How to Contest an OSHA Citation
It’s not uncommon for contractors to be met with a surprise visit from the Occupational Safety and Health Administration (OSHA). Even when inspections are announced, contractors can still be unprepared for citations and subsequent penalties for workplace violations. Fortunately, there are actions you can take to contest and possibly dismiss citations.
Below, we discuss the options available to you and your construction company for contesting an OSHA citation. Because this article is for educational purposes only, we strongly suggest consulting a Jacksonville OSHA lawyer with our law firm if an OSHA inspector has visited your worksite and found it lacking.
What Are My Options Following an OSHA Citation?
As an employer, you have two options ahead of you. You can either agree to the Citation and Notification of Penalty and take the necessary steps to satisfy any conditions or fines, or you can contest the citation, proposed penalty, and/or abatement date in writing by submitting a Notice of Intent to Contest to the OSHA area office within 15 working days of receiving the citation. This Notice of Intent to Contest must be made in good faith; it’s not enough to simply want to avoid a penalty. We encourage you to review all of your employer rights and responsibilities following a federal OSHA inspection.
You can request an informal conference with the OSHA area director to negotiate the Citation and Notification of Penalty and enter into an informal settlement agreement; however, this meeting must take place within the 15-working-day Notice of Intent to Contest period and will in no way extend that period. Furthermore, if you don’t contest within 15 days, the citation becomes a final order. If you’ve received a citation, this leaves you precious little time to determine the best course of action.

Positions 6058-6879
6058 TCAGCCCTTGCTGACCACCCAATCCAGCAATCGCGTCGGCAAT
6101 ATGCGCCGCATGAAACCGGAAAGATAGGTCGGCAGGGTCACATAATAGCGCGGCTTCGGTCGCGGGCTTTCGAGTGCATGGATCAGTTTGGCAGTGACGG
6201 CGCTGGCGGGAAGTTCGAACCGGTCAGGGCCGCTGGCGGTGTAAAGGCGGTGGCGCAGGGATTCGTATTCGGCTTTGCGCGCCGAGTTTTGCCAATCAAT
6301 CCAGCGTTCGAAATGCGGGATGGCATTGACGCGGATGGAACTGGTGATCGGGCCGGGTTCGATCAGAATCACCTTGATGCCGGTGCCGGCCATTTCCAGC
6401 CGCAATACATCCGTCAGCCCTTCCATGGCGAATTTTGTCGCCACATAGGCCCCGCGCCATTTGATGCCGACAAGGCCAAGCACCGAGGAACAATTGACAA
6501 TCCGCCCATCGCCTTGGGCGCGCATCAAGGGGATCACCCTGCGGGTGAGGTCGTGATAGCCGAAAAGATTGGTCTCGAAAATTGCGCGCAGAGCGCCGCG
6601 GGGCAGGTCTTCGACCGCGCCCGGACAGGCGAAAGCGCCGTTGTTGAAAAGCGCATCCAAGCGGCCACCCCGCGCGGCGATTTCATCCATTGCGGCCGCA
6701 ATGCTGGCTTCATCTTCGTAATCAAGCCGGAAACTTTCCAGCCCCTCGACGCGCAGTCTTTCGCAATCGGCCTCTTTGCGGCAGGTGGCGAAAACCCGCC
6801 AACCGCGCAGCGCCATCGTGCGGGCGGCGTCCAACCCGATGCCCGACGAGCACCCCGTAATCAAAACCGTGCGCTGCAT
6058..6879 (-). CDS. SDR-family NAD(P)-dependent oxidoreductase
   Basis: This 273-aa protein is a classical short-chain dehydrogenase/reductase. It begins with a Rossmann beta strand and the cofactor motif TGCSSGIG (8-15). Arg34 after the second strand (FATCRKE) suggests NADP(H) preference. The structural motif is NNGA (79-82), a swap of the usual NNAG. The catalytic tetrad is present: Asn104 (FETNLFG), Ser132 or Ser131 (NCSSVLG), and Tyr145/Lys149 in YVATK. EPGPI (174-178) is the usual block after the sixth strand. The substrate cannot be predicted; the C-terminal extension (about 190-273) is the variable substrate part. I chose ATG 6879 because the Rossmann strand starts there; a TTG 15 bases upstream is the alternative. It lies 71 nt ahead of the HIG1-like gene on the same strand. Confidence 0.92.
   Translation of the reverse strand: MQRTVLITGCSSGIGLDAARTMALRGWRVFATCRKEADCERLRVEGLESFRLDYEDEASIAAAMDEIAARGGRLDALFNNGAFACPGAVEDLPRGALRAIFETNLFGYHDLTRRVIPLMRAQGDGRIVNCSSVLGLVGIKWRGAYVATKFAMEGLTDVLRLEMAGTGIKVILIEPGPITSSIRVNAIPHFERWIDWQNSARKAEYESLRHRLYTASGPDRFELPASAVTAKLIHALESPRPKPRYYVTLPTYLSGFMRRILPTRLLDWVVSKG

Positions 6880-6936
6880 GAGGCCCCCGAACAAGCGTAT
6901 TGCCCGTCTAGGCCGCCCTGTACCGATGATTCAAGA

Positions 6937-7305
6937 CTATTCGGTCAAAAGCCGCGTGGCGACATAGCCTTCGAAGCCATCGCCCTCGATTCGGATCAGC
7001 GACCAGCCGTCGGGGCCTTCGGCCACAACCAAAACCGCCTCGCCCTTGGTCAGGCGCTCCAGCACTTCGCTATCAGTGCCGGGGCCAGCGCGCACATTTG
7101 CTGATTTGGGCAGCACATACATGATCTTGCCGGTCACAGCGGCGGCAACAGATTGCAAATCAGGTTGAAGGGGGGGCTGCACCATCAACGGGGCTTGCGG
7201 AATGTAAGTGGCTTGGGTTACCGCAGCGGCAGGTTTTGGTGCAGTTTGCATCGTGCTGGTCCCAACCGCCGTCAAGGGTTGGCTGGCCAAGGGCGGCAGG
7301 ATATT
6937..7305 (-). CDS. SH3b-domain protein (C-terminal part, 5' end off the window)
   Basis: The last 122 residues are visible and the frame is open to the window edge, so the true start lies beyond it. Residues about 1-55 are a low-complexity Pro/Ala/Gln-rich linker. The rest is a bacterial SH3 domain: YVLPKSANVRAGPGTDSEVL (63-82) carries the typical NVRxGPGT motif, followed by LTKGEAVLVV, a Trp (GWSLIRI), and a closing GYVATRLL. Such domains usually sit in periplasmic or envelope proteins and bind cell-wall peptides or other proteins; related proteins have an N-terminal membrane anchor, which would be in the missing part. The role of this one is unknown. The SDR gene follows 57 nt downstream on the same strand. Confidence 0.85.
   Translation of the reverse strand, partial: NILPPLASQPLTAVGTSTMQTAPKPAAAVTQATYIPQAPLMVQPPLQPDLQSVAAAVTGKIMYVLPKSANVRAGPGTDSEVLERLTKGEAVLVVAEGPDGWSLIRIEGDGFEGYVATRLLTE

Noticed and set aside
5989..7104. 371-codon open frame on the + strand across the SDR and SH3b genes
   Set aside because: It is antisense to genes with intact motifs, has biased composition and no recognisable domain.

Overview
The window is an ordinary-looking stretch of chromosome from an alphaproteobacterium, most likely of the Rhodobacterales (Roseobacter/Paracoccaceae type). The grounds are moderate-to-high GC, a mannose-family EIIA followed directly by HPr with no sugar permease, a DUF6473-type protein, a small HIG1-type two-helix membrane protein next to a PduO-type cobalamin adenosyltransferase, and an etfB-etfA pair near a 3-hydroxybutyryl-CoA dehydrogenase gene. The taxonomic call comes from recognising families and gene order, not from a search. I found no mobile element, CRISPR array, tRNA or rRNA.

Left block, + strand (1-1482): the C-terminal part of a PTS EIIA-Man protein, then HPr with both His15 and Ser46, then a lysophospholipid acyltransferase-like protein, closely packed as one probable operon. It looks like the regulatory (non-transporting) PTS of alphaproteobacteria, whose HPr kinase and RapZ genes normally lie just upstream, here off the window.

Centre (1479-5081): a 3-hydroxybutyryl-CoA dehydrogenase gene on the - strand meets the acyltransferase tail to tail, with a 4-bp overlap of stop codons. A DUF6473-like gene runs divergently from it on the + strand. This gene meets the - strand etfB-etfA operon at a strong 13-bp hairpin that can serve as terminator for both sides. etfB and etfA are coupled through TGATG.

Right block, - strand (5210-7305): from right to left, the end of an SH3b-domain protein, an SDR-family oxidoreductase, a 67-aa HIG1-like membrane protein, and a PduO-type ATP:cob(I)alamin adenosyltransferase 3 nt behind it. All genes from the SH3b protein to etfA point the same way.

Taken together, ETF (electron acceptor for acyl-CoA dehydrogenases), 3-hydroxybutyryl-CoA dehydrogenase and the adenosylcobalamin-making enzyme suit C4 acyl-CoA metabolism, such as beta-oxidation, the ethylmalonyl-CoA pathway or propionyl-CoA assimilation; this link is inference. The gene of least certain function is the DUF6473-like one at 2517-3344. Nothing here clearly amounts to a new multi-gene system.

Once Your Case Is in Litigation
Once you’ve submitted a Notice of Intent to Contest, your case will be forwarded to the Occupational Safety & Health Review Commission (OSHRC), an independent agency that adjudicates disputes between the Department of Labor and employers. The OSHRC will assign the case to a judge, and you will have the opportunity to present your case in a hearing. Because this process contains all the elements of a trial, we strongly suggest having a lawyer represent you during the hearing. At Cotney Attorneys & Consultants, our Jacksonville construction attorneys can examine your case to determine how your company should proceed at every stage of an OSHA citation. If you’ve received an OSHA citation and are unsure of what to do, contact Cotney Attorneys & Consultants for assistance.
If you would like to speak with one of our Jacksonville construction attorneys, please contact us today.
Disclaimer: The information contained in this article is for general educational information only. This information does not constitute legal advice, is not intended to constitute legal advice, nor should it be relied upon as legal advice for your specific factual pattern or situation.